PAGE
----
What is desired, therefore, is a chainsaw carrying and storage case which allows for good display of the chainsaw in the open case, which is capable of nested shipment when empty, or of being disassembled into relatively flat panels, and which has a shape, when assembled and closed, which allows for stable rectangular groupings or pyramids for palletized shipment or for stacked display in a store.
 Accordingly, it is an object of the present invention to provide a chainsaw case which allows for good display of the chainsaw in the open case.
 Another object of the present invention is to provide a chainsaw case having the above characteristics and which is capable of nested shipment when empty, or of being disassembled into relatively flat panels.
 A further object of the present invention is to provide a chainsaw case having the above characteristics and which has a shape, when assembled and closed, which allows for stable rectangular groupings or pyramids for palletized shipment or for stacked display in a store.
 These and other objects of the present invention are achieved by provision of a chainsaw case for a chainsaw having a bar. The carrying case includes a base having a lower wall, a rear wall, and two end walls, one of the end walls having a slot therein. A front member is pivotally connected to the base about a pivot axis, the front member being pivotable from a closed position toward a position in which the front member is substantially coplanar with the lower wall of the base. A top member is pivotally connected to the base about a pivot axis which is substantially parallel to the pivot axis of the front member, the top member being pivotable from a closed position toward a position in which the top member is substantially coplanar with the rear wall of the base. The case also includes a scabbard for being applied to the bar of the chainsaw, the scabbard having an end portion adapted to be received within the slot in the end wall of the base when the chainsaw, with the scabbard applied thereto, is disposed within the base.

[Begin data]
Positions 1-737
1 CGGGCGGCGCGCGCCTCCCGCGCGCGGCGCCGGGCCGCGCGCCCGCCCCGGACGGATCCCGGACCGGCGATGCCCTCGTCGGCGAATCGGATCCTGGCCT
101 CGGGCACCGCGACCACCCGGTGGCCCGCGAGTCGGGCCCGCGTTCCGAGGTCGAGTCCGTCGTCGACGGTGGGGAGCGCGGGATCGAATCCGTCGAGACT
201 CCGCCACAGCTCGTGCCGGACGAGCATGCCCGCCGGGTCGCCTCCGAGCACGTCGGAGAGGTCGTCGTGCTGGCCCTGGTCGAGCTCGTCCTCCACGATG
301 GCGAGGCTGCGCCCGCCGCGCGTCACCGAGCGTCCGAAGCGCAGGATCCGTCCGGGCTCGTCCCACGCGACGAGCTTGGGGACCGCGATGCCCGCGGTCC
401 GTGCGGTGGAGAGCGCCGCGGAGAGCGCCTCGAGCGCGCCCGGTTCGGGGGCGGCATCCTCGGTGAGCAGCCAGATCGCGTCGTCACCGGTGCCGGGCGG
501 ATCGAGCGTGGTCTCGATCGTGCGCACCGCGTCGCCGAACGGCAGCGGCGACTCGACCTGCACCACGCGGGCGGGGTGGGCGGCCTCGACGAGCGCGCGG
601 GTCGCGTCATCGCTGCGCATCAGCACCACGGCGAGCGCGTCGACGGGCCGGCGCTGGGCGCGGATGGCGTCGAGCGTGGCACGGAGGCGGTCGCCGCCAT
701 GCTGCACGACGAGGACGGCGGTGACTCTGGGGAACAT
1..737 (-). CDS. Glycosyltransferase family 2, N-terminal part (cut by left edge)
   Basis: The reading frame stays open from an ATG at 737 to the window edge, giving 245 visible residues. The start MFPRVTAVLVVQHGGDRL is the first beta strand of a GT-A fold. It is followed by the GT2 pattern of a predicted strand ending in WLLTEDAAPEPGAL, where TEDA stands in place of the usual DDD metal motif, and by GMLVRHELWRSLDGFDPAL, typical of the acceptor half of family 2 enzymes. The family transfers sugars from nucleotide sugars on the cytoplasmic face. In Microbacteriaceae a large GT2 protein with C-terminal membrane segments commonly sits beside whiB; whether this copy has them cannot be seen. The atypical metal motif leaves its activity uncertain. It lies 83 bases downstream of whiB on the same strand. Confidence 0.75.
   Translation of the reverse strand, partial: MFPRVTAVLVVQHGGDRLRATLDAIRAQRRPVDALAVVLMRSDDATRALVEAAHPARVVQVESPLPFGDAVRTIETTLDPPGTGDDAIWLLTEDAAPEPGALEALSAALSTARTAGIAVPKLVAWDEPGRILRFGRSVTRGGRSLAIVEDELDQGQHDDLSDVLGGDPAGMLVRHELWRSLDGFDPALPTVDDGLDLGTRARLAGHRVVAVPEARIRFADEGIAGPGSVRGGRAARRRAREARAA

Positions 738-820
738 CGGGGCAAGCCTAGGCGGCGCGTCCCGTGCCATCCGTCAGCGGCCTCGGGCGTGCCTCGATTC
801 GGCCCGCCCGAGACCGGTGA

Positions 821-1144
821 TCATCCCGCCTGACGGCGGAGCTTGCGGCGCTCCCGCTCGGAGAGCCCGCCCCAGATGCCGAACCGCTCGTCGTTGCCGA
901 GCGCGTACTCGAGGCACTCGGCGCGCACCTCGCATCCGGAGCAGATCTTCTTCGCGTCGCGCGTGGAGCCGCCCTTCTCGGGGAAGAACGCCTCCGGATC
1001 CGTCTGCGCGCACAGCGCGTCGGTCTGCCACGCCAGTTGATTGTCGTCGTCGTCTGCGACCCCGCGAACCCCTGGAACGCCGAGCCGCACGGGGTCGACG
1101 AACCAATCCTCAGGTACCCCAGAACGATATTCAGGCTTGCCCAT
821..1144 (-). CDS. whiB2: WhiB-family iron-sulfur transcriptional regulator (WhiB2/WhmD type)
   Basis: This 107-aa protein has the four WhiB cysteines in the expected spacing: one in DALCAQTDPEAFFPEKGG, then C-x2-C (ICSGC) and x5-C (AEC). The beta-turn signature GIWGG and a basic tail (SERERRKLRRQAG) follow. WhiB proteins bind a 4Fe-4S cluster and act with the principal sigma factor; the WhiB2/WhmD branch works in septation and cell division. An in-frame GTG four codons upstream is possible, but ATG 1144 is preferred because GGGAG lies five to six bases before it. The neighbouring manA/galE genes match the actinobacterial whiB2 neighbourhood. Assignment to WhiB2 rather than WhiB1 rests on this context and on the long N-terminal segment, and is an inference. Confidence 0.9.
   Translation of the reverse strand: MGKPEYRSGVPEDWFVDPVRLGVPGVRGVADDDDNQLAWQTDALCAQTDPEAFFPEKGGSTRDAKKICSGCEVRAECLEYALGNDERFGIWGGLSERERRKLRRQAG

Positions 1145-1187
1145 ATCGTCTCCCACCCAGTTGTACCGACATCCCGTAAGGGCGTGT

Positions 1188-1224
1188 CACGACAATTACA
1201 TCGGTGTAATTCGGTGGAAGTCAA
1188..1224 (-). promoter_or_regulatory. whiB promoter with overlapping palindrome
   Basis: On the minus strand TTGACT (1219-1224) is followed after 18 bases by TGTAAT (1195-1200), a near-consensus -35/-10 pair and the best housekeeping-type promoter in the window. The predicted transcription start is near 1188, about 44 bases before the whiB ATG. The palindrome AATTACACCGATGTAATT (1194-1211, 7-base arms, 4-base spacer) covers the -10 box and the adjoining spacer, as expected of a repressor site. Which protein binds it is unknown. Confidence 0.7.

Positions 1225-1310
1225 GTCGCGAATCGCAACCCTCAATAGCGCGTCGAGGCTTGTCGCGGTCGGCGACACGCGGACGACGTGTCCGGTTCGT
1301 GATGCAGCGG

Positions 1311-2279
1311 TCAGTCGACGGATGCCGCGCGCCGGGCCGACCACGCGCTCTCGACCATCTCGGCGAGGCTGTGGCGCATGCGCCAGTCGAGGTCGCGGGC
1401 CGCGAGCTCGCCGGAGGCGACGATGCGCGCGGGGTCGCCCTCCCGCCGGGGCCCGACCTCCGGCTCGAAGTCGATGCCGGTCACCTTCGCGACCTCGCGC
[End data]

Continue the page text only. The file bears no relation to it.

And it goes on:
Preferably, the front member is substantially parallel to the rear wall of the base when the front member is in the closed position, the top member is substantially parallel to the lower wall of the base when the top member is in the closed position, and the two end walls of the base are substantially parallel to each other. The rear wall, the lower wall and the two end walls of the base preferably each comprise generally flat double wall panels, and are substantially rigidly joined together to form the base.
 Also, the rear wall and the lower wall are preferably connected to each other by a living hinge by which the rear wall and the lower wall may be folded from a position in which the rear wall and the lower wall are substantially coplanar to a position in which the rear wall and the lower wall are substantially perpendicular to each other.